Proverbs says it best: “Where there is no vision, the people perish.” Think about it. We dream, we conjure visions of our future as we pursue our daily lives. But do we have any collective vision?
Cassandra had visions. She was cursed to utter true prophecies but never to be believed. Modern Cassandras warn us still. But do we listen?
Thomas Malthus, English cleric and scholar, observed that populations tend to grow until the lower classes suffer hardship, want and greater susceptibility to famine and disease. In my own lifetime, the world’s population has increased from little more than two billion to an estimated 7.7 billion. The good news is that global birthrates are falling below replacement level, but the population will continue to grow because the young cohorts (0-15 years) are largest and have not begun breeding.
A century and a half after Malthus, other Cassandras appeared. In 1949 Aldo Leopold called for an “ethic” toward the soil that nourishes us. Rachel Carson documented health effects of pesticides on wildlife, humans and ecosystems in her 1962 “Silent Spring.” In 1969 Garrett Hardin described human overexploitation of Earth’s limited resources in his classic “The Tragedy of the Commons.” The first Earth Day was observed in 1970. Increased environmental awareness was reflected in the National Environmental Policy Act and similar legislation enacted that year.
“The Limits to Growth,” published in 1972 by MIT scientists, caused a furor because it linked human development with environmental degradation. Follow-up studies 20 and 30 years later supported the basic conclusions.
“Our Common Future,” commissioned by the United Nations and published in 1987, addressed “how we can protect the world we live in for future generations” while continuing to stimulate economic and social development. The proposed solution was “sustainable development” to meet needs of the present without compromising needs of future generations. The key conclusion: need for long-term strategies to manage the earth’s natural resources.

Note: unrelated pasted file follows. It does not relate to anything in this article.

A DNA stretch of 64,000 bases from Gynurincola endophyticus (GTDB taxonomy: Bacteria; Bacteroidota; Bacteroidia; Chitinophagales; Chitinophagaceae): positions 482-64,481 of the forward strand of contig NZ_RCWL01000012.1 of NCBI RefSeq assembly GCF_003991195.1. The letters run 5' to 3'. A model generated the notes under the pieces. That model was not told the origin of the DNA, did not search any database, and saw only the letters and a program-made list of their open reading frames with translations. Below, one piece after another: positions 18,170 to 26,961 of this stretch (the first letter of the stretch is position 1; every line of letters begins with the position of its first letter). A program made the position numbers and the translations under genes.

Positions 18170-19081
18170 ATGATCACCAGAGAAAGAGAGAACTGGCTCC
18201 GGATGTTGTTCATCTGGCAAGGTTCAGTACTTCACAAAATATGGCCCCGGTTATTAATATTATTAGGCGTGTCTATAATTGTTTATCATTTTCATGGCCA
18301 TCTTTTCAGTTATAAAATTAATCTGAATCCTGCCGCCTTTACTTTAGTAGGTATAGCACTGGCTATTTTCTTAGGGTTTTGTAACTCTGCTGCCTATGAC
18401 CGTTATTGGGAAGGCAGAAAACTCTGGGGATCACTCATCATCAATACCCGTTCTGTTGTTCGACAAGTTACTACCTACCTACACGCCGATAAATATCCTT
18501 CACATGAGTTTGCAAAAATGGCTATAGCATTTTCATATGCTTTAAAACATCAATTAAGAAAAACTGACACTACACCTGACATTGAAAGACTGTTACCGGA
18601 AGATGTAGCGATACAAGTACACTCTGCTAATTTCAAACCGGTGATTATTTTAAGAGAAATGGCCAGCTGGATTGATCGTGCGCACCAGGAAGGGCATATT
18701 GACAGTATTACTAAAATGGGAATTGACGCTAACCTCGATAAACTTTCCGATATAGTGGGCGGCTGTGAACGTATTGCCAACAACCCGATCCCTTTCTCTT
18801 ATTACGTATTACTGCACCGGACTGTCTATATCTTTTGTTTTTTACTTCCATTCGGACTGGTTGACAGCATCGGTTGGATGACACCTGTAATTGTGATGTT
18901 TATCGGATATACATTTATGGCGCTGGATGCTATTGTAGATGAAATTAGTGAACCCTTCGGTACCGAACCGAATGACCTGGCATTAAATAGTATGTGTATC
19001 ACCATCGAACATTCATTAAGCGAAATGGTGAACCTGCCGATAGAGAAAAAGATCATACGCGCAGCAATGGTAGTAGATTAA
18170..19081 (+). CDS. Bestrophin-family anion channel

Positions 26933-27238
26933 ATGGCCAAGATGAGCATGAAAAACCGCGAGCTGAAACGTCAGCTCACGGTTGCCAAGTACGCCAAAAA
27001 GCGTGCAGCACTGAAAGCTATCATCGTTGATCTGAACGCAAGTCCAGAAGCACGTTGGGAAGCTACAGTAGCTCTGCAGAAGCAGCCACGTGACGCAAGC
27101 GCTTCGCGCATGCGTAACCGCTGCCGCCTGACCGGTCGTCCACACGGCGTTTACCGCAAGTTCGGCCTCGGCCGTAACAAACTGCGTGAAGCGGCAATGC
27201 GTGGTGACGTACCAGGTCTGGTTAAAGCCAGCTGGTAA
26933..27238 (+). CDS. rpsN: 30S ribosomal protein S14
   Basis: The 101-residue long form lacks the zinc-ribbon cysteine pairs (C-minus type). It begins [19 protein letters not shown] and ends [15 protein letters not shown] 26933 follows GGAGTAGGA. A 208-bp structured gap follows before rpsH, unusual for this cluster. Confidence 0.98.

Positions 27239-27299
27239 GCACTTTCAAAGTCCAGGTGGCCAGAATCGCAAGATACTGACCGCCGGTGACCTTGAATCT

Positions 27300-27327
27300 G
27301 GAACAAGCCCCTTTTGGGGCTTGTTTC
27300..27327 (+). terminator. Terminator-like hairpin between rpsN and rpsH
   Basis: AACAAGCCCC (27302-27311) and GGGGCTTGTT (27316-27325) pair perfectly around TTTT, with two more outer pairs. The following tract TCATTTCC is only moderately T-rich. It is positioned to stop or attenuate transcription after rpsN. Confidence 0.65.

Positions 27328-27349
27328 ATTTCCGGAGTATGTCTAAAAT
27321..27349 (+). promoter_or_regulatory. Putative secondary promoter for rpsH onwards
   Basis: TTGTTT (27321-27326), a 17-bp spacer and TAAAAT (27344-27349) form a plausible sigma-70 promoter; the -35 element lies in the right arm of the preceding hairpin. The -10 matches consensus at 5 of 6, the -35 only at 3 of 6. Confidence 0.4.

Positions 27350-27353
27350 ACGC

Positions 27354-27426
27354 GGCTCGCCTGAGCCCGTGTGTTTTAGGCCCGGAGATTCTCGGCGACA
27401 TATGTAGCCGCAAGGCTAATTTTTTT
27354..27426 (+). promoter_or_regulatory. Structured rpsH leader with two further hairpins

“Earth Summit” followed in 1992 in Rio de Janeiro. This UN Conference on Environment and Development began drafting goals for sustainable development. By 2015 all UN member states had adopted goals that address interconnected problems across the globe. They recognized “ending poverty and other deprivation must go hand-in-hand with strategies that improve health and education, reduce inequality, and spur economic growth – all while tackling climate change and working to preserve our oceans and forests.”
1992 was also the year the Union of Concerned Scientists published the first “World Scientists’ Warning to Humanity” in which they listed vulnerable categories where the environment was “suffering critical stress” – the atmosphere, water resources, oceans, soil, forests, living species and human population. The statement emphasized environmental uncertainties on our finite globe. They called for “a great change in our stewardship of the earth” if “vast human misery is to be avoided.” It was signed by 1,700 scientists, including most living Nobel laureates in science.
Two years ago, on the 25th anniversary of that warning, the Alliance of World Scientists published a “Second Notice” because humanity’s response to the first was “distressing.” This warning was signed by more than 20,000 scientists from 184 nations.
How many warnings do we need?
We need to replace our consumer mentality with a global vision of earth stewardship, a moral imperative. Most religions advocate such an imperative. Pope Francis’s 2015 encyclical, “On Care for Our Common Home,” asks, “What kind of world do we want to leave to those who come after us, to children who are now growing up?”
Might we create a common vision to address this question? Or shall we just perish?
Pete Haug’s eclectic interests and several careers drew him across the U.S. and into China with his wife, and sometimes draconian editor, Jolie. They retired south of Colfax. You can reach him at firstname.lastname@example.org.